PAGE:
> are unfamiliar with the original (non-Latin) alphabet. Since one of the
> main purposes of the lang attribute is for better pronunciation, I would
> use it in this case, or at least test it. Which way is pronounced more
> accurately? With or without the lang attribute? Will the screen reader
> freak out because there is no Japanese alphabet to read, or will it attempt
> to read the word as if it were in Japanese, regardless of the alphabet?
>
> Peter
>
> > On Jul 25, 2022, at 8:11 PM, Murray Inman < = EMAIL ADDRESS REMOVED = >
> wrote:
> >
> > Friendly greetings!
> > In an introductory Japanese course, there are several places where
> Japanese
> > words are written out using "rōmaji" which basically is the
> > pronunciation of the word written out using Roman characters. For
> example,
> > The Japanese word *ローマ字* would be written as *rōmaji*.
> >
> > Would the best practice, both semantically and accessibility -wise, be to
> > add the lang="ja" attribute to a wrapper <span> element? HTML code
> example:
> > <span lang="ja">rōmaji</span>
> >
> > My thinking is that yes, it should have the lang attribute because it is
> a
> > Japanese word. Anyone have any experience with the accessibility aspects
> of
> > this?
> >
> > Thank you for your help!
> > Murray
> >
> >
> > Murray Inman
> >
> > Manager, Instructional Media and Accessibility
> >
> > VP, Ability Maricopa Employees with Disability Advocacy Group
> >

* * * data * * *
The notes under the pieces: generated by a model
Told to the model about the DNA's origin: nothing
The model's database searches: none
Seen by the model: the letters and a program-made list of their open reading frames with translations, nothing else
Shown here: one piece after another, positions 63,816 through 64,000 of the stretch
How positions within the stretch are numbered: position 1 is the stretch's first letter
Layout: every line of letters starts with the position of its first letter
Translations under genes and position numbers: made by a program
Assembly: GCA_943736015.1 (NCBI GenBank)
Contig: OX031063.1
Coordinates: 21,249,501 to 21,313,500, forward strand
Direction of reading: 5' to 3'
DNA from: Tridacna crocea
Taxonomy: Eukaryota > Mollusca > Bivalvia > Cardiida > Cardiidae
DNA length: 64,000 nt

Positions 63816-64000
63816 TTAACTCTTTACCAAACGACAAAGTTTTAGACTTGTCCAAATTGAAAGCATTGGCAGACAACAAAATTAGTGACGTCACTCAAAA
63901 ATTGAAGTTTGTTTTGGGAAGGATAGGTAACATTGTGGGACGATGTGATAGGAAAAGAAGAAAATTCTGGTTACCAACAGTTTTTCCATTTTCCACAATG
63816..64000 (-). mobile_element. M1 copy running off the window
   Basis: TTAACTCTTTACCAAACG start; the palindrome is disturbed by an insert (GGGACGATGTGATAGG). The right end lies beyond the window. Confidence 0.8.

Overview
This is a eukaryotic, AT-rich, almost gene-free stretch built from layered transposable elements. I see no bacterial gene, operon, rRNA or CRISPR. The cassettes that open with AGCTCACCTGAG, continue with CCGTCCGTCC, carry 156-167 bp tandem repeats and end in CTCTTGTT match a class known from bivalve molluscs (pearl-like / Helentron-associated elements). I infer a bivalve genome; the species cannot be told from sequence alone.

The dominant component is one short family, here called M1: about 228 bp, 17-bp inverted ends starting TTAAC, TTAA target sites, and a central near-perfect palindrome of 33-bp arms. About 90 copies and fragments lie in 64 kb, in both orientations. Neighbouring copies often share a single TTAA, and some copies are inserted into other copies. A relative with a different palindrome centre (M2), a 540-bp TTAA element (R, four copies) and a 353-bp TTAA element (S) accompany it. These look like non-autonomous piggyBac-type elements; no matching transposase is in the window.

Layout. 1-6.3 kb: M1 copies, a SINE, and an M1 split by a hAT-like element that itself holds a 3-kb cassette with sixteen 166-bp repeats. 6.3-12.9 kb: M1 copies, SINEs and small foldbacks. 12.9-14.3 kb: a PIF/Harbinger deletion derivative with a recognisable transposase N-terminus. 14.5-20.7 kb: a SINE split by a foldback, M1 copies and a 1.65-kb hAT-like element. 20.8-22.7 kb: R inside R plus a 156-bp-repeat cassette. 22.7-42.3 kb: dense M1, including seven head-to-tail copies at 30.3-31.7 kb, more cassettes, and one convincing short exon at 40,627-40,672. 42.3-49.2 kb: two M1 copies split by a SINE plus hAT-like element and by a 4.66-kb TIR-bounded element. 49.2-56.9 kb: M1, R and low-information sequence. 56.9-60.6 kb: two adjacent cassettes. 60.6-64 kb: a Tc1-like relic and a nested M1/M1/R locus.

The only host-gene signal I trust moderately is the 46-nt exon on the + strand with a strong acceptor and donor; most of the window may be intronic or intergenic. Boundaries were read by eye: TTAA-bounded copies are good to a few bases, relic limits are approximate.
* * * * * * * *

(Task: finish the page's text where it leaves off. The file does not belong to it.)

> > 480-517-8561 | = EMAIL ADDRESS REMOVED =
> >
> > RIO SALADO COLLEGE | https://riosalado.edu
> >
> > 2323 West 14th Street, Tempe, AZ 85281
> >
> > Definition of "Accessible" <http://learnatrio.com/accessibilityDefined>;
> by
> > the Office for Civil Rights
> > > > > > > > >
>
>
> --
> Peter Weil
> Web Developer
> University Marketing, University of Wisconsin–Madison
> 608-220-3089
>
>
>
>
>
> ---------- Forwarded message ----------
> From: jp Jamous < = EMAIL ADDRESS REMOVED = >
> To: WebAIM Discussion List < = EMAIL ADDRESS REMOVED = >, "
> = EMAIL ADDRESS REMOVED = " < = EMAIL ADDRESS REMOVED = >
> Cc:
> Bcc:
> Date: Tue, 26 Jul 2022 11:45:13 +0000
> Subject: Re: [WebAIM] Best practice for language markup
> Another thing to consider when using Eastern languages is the dir
> attribute. I have witnessed many language of parts that use lang=”ar”,
> which means Arabic. What ends up happening is that the text is flushed left
> when Arabic is a right to left language.
>
> I thought it was just visual in the past. However, I was able to confirm
> with a buddy of mine that it caused problems bisually and with screen
> readers as they tried to pronounce the words.
>
> It depends on how the text is being implemented as well. For example, if
> you have something like this:
> Name: JP Jamous
> Yet, it is written in Arabic, Name would have to be flushed right, JP